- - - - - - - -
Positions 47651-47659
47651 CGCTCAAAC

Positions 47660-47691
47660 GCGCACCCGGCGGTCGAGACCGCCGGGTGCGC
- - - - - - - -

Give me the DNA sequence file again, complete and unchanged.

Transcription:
Positions 47651-47659
47651 CGCTCAAAC

Positions 47660-47691
47660 GCGCACCCGGCGGTCGAGACCGCCGGGTGCGC